“I’m ninety-nine percent sure it’s all in her head,” said Christine. “But I felt guilty last time I came and didn’t mention it to any of the staff.”

“I promise you,” said Chuck, “it’s one hundred percent in her head.”

“Of course,” said Christine, smiling. “I can tell you guys have excellent supervision and security and everything.”

“Yeah, that too,” said Chuck. “But mainly I meant the guys in here are typically into Mrs. Goodman. Have you seen her?”

“Do you understand?” Christine asked her new coworker, Rada.

“Yes,” said Rada, “put mail in slot by alphabet.” She lowered her chin, looked at Christine over her glasses. “You know I was doctor in Macedonia, right?”

By the end of her first day, Rada had completed all of Marnie’s weekly duties. Within a week, she was easily taking on Diane’s tasks as well. Within a month, she was up to date on everything.

She squealed with laughter when Christine described the homeliness of Marnie’s grandchildren; she spat on the floor when Christine revealed that Teddy had severed ties yet again; she wept when Christine told the story of her illness and recovery.

“Do you think I’m crazy?” Christine asked one afternoon, just after she’d shared a long, halting account of her relationship with the skull.

Rada shrugged. “No.”

“I was thinking,” said Christine. “You’re a doctor. Maybe you could take a look at it—at her, I mean. Maybe see if you have any ideas?”

“Mmm,” said Rada, considering. “No.”

One slow Tuesday afternoon, Christine logged onto to find she’d received 147 new messages—all from a single sender. The final three had come in 10-minute intervals:

Please respond, as I have reason to believe this is my sister Dora.

– Lionel Winter

Please respond, as I believe this is my sister Dora.

– Lionel Winter

Please respond; this is my sister Dora.

– Lionel Winter

She sent Rada home early and started reading from the beginning.

Essentially, the messages made up a lengthy genealogy, the significance of which was not immediately clear. Dates were sporadic, surnames rare. Only after a century or so did the first biographical asides begin to appear: “Killed by ox.” “First brewer in village.” “Harelip” showed up more than once. When she tried to skip ahead a few generations, she landed in the middle of an extended commentary on beekeeping. When she tried to go back, she got wrapped up in the story of someone named Hilde and the contents of her hope chest. Just as a Dora was finally making the scene, Rada was arriving for work Wednesday morning.

“Christine?” She set her coffee on her desk, took off her sweater. “You sit there all night?”

“Basically,” said Christine.

“Did you have stroke?”

“No, no,” said Christine. “I’m still reading. Almost done.”

“Oh,” said Rada, signing onto her computer. “Is it good?”

Christine yawned, stretched. “I don’t really know how to answer that.”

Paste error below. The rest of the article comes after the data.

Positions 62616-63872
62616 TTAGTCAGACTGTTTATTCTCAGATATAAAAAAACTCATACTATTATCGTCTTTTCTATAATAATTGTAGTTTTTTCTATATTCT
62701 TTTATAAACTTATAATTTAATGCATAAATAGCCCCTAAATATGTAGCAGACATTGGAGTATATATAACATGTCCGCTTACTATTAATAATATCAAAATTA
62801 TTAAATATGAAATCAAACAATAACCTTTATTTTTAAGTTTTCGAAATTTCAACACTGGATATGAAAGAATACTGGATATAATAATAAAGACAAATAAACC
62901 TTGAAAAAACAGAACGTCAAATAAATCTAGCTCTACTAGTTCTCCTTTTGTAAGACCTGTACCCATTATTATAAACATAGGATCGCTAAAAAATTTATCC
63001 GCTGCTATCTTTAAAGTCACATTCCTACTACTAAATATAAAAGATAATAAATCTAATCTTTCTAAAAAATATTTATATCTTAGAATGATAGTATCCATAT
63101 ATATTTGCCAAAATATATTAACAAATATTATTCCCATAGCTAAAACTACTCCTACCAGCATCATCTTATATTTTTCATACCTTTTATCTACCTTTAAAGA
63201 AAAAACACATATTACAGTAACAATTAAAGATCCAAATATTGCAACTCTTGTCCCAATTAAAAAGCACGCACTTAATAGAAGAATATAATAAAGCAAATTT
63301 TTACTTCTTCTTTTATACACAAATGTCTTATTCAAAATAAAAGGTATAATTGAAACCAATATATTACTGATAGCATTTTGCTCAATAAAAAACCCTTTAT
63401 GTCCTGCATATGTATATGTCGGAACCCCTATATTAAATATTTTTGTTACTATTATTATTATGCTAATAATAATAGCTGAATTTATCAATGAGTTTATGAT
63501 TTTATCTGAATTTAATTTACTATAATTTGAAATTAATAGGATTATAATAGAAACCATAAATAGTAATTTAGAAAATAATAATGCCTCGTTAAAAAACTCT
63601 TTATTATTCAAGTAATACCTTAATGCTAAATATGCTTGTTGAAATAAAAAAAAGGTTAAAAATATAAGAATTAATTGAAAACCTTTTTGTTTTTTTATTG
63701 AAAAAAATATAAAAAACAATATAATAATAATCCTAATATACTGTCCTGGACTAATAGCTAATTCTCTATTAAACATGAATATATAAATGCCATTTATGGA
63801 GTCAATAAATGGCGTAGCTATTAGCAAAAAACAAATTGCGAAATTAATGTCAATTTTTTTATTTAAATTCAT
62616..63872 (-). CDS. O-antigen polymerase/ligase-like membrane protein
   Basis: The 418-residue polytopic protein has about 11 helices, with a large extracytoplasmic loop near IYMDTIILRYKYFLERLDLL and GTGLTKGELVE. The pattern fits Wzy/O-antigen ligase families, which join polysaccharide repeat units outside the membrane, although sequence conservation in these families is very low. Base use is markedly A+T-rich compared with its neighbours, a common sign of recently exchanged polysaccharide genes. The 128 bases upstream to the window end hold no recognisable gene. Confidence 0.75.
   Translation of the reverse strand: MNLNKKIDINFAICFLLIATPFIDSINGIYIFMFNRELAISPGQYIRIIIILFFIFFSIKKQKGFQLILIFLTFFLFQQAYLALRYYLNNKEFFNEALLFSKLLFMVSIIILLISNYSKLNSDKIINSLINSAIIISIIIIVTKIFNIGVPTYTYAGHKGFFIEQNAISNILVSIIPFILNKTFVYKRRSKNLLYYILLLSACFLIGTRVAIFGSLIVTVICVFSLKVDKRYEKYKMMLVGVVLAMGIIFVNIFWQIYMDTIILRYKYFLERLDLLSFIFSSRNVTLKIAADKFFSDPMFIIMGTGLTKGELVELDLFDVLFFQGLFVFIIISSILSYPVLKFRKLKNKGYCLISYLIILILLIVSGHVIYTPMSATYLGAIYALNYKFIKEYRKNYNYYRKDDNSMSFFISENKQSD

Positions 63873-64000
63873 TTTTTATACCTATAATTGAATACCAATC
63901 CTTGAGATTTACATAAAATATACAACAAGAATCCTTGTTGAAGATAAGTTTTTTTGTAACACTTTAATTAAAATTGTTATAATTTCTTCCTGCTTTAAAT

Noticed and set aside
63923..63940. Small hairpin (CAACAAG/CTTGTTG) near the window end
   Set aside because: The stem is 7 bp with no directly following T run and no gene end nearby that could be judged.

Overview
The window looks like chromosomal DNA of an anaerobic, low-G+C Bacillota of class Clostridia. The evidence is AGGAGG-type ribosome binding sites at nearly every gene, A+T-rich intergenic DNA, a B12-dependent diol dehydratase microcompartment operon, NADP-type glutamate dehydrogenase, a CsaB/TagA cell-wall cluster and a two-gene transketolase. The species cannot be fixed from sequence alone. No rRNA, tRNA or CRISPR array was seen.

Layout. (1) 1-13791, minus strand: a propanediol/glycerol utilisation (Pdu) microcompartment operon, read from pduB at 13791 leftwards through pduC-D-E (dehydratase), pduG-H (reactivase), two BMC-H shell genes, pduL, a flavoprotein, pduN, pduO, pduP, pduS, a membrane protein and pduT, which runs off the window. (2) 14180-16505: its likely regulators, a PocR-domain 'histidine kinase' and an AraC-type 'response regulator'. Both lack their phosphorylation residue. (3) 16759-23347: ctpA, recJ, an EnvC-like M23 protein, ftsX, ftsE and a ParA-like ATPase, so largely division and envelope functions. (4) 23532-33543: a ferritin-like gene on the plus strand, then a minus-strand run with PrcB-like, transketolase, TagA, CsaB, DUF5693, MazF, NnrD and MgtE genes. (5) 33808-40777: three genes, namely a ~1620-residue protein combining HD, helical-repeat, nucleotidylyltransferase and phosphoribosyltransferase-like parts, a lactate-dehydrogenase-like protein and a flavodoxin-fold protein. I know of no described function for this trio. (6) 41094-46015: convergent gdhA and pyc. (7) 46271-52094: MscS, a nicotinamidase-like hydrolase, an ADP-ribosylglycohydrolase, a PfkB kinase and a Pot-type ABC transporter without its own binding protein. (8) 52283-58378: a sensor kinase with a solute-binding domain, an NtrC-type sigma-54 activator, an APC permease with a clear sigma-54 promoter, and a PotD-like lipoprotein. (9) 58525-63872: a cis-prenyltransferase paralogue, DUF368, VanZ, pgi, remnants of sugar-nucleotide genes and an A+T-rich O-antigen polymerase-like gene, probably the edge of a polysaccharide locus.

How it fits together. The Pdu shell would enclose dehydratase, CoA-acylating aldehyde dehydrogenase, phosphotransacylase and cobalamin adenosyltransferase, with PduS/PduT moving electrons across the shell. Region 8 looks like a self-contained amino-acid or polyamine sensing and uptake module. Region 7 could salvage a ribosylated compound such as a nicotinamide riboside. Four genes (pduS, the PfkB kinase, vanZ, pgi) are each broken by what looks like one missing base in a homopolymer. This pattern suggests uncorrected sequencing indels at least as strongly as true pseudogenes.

“Okay,” said Rada, her eyes still on the screen. “Just tell to me if you want coffee or Rice Krispie Treat from vending machine. I get it for you.”

The vinyl hoarked every time Christine tried to reposition herself in the giant booth—and every time, Lionel wheezed “I beg your pardon?” through his oxygen mask.

“No, no. It was the seat—again,” said Christine, squinting.

“Are you … ill at ease?”

“It’s just—the sun’s right over your shoulder.”

Lionel cupped a hand behind his ear. “The sun, you say?”

She slid down until her eyes were nearly at table level.

“I beg your pardon?” said Lionel.

“No, no. Nothing,” said Christine. “That’s better.”

Lionel’s hands shook. He unfolded a paper napkin, tucked it in his collar. “Was I saying something?”

“Let’s see …” said Christine. “Amputation?”

“Last month,” said Lionel. “Left leg to the knee.”

“Oh, no.”

He rested his hands on the table, fork and knife upright, ready. “Did I already thank you?”

“You did,” said Christine. “But it’s not necessary. The thought of her sitting in some box in the coroner’s office …”

Lionel glanced down at the floor next to his feet, at the duct-taped cardboard box Christine had given him a few minutes earlier.

“… or, on some shelf, I mean,” said Christine. “I just couldn’t stand that.”

“Better watch out for this one,” said the waitress, winking at Christine. She set their plates down, poured half a carafe of syrup over Lionel’s pancakes and walked away.

“I think she likes you,” said Christine.

Lionel picked up the syrup, added another dash. “They’re taking a couple of my right toes next week.”

“Small ones, at least?”

“I don’t travel well,” he said, cutting his pancakes into quarters, eighths. “Thank you for coming all this way—and so quickly.”

“I’m happy you found me.”

“Time is …” He sighed. “Well. You know.”

“I do know.”

He continued cutting—sixteenths, thirty-secondths. “Come again?”

Christine leaned forward, spoke up. “I said I do know. That time is—whatever you were going to say. ”

He pulled his mask down, let it hiss against his Adam’s apple. “Scarce.”

“Yes,” said Christine.

He took a bite, looked at the box again. “I’ve tried not to get desperate.”

“Hey,” said Christine, “didn’t you tell me she wanted to see the Grand Canyon?”